Friday, May 20th

Letter to the Editor: Reduce the Number of Half Days on the School Calendar

letter to the editorI urge the school to reconsider the number of half days in elementary school in the proposed schedule, as it places a meaningful burden on parents, is a hindrance to children’s learning, and is excessive compared to other districts. In some cases, the number of half days results in Scarsdale having fewer instructional hours than peer elementary schools. Throughout a kids Scarsdale elementary education, a graduating Scarsdale 5th grader will have had a month (24 days) less of instructional hours than Rye or Chappaqua.
 
Based on the proposed schedule, students in Kindergarten through 2nd Grade have thirteen early dismissal days planned. These half days place an undue burden on working parents and raise issues of equity, as irregular school schedules often require parents to have a nanny to pick the kids up early or a working parent to take time off.
 
In addition, excessive half days for young children aren’t good for their education. Kids five to seven years old thrive on consistency for learning and mental stability. A Scarsdale teacher recently told me that weeks with half days are the hardest because the kids are thrown off their schedule. Kids also can’t get any learning in on a half day- imagine getting twenty three five year olds to take off their jackets, put their backpacks away and get seated only to ask them to do all that again three hours later!
 
We have heard that this is the best that we can do within the requirements, but that does not appear to be the case. Our district is a significant outlier compared to our peers. I have reviewed the publicly available school calendars of six other highly regarded neighboring public schools. Scarsdale has significantly more half days, sometimes as many as five times more frequently than other schools. I could only find one other schools that came close: Larchmont with ten. In looking at other schools, most of our peers take two days off for conferences yet we have three instructional days spread out of six work days. I have found only two peers that have the last week of school off as half days.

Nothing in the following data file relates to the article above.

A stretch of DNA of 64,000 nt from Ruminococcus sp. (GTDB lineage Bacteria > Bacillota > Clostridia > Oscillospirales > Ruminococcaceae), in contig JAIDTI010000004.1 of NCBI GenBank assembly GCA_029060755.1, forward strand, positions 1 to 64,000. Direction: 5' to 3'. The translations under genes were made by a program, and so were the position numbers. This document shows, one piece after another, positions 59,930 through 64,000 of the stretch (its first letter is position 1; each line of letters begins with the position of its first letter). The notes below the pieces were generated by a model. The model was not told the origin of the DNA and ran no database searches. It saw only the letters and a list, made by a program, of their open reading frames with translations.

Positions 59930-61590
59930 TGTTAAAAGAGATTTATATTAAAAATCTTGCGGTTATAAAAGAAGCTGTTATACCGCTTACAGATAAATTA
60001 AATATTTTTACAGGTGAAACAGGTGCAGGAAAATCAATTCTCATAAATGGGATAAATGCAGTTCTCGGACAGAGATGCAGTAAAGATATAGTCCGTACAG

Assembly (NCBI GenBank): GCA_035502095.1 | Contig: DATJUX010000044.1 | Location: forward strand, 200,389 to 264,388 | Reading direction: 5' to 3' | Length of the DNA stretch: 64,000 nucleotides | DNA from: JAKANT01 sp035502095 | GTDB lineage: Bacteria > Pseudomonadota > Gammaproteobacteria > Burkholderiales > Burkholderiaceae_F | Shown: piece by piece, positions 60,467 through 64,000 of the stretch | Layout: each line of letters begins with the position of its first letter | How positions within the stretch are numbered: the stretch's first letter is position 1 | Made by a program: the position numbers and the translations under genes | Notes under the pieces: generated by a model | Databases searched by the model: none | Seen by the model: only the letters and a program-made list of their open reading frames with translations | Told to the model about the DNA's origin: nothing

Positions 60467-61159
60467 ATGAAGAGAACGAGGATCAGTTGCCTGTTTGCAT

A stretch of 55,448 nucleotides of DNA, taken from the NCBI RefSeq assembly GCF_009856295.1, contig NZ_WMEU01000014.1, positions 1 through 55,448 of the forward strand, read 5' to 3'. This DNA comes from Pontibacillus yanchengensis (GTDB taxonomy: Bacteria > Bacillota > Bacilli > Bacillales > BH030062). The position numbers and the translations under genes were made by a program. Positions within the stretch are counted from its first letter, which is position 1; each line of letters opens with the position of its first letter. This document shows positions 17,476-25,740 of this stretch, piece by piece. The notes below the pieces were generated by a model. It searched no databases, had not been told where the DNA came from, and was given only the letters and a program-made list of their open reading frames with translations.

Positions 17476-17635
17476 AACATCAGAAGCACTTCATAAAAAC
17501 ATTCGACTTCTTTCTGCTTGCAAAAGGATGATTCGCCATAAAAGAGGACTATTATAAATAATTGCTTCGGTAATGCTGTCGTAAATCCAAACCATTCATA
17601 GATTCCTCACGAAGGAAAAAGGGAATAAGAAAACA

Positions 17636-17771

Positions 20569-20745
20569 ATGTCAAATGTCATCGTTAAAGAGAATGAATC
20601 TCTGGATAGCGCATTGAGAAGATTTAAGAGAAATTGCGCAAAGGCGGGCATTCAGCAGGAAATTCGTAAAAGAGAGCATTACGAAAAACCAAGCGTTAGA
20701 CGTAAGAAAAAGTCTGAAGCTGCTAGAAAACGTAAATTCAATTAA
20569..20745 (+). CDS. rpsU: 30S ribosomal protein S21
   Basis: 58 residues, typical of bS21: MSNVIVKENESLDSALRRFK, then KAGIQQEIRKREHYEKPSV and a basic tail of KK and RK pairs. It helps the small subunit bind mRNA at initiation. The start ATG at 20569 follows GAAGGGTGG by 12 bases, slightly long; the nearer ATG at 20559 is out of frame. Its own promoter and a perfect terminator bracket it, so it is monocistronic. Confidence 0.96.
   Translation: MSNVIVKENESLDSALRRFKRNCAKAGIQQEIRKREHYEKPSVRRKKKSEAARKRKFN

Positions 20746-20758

Many of our peers do not have half days during the last week of school. There are other ways to utilize this time and one is to move it to Winter Break. December is a very hard time to have school. Kids can't enjoy outdoor recess or lunch. The windows of the classrooms are open and kids are freezing while learning. In contrast, June typically has record low COVID case volume and weather conducive outdoor activities. If limiting the spread of COVID is a concern, I suggest that we maximize the amount of school that we have in June and minimize school in the winter months.

HalfDays 
With this in mind, I'd like to make the following recommendations for the 22-23 calendar, 
 
(1) Condense the number of half days into a smaller number of full days off to better support working parents and kids
(2) Move the June half days to Winter break to reduce teachers and students risk of COVID spread and infection
(3) Reconsider if we want to lag other schools in instructional hours

Dianna Cohen-Irom

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